While Romney closed the gap, Obama still held on to the Badger State by a sizable margin, meaning Republican hopes to finally turn the state red would have to wait another four years.

What happened in 2016?

There’s no single factor that led to Trump’s 2016 victory in Wisconsin. But if you had to point to one, a strong case can be made for party unity.

Neither Trump nor Clinton won the primaries in Wisconsin that spring.

Sen. Bernie Sanders swept Clinton in every county but Milwaukee County. In the GOP race, Sen. Ted Cruz earned a comfortable win over Trump.

Franklin said Trump found success in November by consolidating support of the party at the Republican National Convention.

Up until that point, conservative-leaning Wisconsinites had been slow, even resistant to embracing Trump as the face of the party.

Even Walker, who had previously endorsed Cruz after dropping out of the race himself, came around to endorsing Trump at the convention.


American politician and Wisconsin Governor Scott Walker addresses the Republican National Convention at the Quicken Arena, Cleveland, Ohio, July 20, 2016. (Photo by Mark Reinstein/Corbis via Getty Images)

Franklin’s polling data showed Trump never got above 50% favorability. But that changed in the months following the convention.

“What we see in the polling data is that GOP rank-and-file voters were quite negative towards Trump until the Republican convention,“ Franklin said.

The state’s evangelicals, along with the conservative-leaning Catholics, and the non-college educated White population went heavily for Trump, Franklin said.

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Clinton, on the other hand, never achieved party unity. The Democratic Party remained fractured, even after the final primary vote had been counted.

Many Sanders supporters rejected establishment politics and turned the Democratic National Convention into a heated demonstration.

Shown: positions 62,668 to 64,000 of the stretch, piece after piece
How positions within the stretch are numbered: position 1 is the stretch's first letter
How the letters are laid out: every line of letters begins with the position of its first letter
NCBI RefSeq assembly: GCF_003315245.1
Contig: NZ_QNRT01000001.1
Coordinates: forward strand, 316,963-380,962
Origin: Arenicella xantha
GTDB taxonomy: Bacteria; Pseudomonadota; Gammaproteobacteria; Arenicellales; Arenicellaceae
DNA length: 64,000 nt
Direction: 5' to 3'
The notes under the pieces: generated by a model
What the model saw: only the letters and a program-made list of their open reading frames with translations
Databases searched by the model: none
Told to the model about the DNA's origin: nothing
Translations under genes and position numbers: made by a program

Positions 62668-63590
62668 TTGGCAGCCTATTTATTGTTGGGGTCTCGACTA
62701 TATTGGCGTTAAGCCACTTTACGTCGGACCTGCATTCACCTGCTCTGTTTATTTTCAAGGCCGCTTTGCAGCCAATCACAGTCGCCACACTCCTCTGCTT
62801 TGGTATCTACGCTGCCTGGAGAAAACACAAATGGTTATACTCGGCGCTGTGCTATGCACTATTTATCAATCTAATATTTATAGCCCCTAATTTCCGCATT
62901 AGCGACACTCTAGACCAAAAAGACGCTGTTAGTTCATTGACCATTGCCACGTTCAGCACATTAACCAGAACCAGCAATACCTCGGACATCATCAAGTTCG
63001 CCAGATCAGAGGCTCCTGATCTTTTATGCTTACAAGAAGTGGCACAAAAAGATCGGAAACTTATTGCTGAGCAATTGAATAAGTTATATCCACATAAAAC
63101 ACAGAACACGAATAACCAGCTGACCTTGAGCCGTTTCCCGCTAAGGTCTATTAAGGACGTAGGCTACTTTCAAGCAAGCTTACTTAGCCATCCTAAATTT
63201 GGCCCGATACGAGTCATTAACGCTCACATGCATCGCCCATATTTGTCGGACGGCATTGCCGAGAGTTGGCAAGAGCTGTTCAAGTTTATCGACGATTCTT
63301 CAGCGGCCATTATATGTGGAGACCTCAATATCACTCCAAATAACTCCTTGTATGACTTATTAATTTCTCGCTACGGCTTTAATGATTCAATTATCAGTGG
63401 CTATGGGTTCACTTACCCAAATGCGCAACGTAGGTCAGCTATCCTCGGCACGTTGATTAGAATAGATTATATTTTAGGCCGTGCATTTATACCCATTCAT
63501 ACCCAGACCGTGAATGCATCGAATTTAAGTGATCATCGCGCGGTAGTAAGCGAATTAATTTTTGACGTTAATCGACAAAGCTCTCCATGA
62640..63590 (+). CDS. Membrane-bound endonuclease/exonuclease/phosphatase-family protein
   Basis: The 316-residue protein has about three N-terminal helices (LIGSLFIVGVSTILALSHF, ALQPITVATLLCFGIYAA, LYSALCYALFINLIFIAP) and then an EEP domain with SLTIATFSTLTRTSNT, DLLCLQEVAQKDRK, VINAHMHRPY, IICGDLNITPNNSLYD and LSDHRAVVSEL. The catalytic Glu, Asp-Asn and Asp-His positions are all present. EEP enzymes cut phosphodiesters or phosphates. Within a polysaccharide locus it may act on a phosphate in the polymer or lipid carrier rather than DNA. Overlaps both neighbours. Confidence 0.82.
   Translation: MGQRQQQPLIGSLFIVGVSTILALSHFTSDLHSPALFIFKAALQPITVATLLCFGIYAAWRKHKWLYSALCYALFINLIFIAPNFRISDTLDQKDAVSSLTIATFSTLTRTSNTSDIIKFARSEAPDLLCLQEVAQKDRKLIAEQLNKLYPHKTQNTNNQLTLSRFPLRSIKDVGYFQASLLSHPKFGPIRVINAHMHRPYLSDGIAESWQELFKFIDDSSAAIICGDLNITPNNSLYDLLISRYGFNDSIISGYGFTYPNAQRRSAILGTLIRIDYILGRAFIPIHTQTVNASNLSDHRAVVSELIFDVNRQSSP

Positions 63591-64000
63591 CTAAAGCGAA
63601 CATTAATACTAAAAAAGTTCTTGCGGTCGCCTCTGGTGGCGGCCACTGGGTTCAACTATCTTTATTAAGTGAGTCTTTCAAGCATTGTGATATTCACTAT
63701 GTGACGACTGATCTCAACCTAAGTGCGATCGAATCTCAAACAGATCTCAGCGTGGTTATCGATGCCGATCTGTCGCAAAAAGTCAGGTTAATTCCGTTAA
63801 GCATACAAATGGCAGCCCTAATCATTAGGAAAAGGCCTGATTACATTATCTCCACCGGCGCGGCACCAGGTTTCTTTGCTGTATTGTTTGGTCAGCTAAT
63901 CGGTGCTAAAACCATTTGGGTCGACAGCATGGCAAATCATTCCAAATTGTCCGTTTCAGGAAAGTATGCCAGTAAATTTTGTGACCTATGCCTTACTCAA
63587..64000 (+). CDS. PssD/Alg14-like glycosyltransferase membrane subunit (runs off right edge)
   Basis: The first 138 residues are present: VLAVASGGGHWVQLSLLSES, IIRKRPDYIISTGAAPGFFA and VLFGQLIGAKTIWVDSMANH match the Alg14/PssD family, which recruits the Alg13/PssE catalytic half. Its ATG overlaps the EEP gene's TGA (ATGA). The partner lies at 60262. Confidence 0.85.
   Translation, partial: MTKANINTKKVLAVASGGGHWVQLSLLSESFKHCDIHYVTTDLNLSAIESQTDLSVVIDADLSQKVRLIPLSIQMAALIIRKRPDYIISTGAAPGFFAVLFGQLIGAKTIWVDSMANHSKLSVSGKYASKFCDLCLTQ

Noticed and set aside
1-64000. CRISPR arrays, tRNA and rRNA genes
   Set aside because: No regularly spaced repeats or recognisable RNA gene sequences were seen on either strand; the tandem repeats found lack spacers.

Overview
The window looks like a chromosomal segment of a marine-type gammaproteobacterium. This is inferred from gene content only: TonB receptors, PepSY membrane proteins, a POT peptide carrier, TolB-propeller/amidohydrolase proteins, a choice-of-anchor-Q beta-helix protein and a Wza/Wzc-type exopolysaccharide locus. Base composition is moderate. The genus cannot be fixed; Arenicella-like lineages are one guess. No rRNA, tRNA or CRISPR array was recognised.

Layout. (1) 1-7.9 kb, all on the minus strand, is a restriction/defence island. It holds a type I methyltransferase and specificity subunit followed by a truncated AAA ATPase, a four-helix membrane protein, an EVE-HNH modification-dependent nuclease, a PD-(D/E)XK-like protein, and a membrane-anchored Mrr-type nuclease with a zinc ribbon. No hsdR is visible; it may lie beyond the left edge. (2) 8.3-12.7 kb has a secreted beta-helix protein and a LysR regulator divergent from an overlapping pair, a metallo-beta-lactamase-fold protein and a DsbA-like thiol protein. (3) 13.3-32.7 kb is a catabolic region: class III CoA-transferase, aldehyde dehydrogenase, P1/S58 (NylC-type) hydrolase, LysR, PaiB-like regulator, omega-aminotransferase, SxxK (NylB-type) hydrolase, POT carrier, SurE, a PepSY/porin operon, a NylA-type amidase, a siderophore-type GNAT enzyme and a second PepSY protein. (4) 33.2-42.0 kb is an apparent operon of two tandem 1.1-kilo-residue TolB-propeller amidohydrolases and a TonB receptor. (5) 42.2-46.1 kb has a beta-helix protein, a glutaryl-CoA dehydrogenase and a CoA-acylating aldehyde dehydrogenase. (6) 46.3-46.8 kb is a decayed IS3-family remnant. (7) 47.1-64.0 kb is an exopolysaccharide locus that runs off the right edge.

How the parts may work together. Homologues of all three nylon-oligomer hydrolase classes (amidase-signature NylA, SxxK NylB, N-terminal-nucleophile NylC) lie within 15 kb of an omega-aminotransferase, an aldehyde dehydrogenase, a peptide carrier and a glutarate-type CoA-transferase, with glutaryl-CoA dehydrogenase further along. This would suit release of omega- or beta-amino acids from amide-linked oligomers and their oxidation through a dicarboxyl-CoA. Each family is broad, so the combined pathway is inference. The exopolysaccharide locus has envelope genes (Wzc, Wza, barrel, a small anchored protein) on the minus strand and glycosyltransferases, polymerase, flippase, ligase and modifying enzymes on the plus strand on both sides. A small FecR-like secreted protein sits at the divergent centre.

Upon her defeat, many critics pointed to Hillary Clinton’s decision not to visit Wisconsin as a crucial reason she lost the state.

Even so, Lee believes to say Hillary Clinton ignored the state is to misrepresent what happened that year.

She had surrogates canvassing the state. Her husband, former President Bill Clinton, visited, as did their daughter, Chelsea, Lee said.

Lee said there was a percentage of voters who wouldn’t vote for her simply because they’d never vote for a woman, and a group that simply didn’t like the former first lady and secretary of state.

How has 2020 been different?

This year, Trump won the Wisconsin primary unchallenged — standard procedure for a sitting president.

But unlike 2016, Sanders didn’t find any success in Wisconsin. Biden swept every single county. The same thing happened in the neighboring state of Michigan.

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Franklin said by the time Wisconsin held its April 7 primary, Biden was enjoying the consolidation of support that Clinton lacked four years earlier.

He said voters had considered Biden a strong second choice. So, as other candidates exited the race and endorsed him, Biden became the frontrunner.


The Wisconsin Welcome Sign is seen in Pleasant Prairie, Wisconsin, on April 6, 2020. (Photo by KAMIL KRZACZYNSKI/AFP via Getty Images)

And although the COVID-19 pandemic forced the Democrats to convert their convention — slated for Milwaukee — into a virtual event, Franklin said Biden had the benefit of turning it into a celebration, rather than a means to forge unity.

That factor could restore public confidence in polling data, which mostly shows Biden winning in the leadup to the November election, but famously also predicted a Clinton victory.

While Franklin understands that 2016 left many people skeptical of polling, he cautions against writing off the science of polling as a whole.

This story was reported from Atlanta.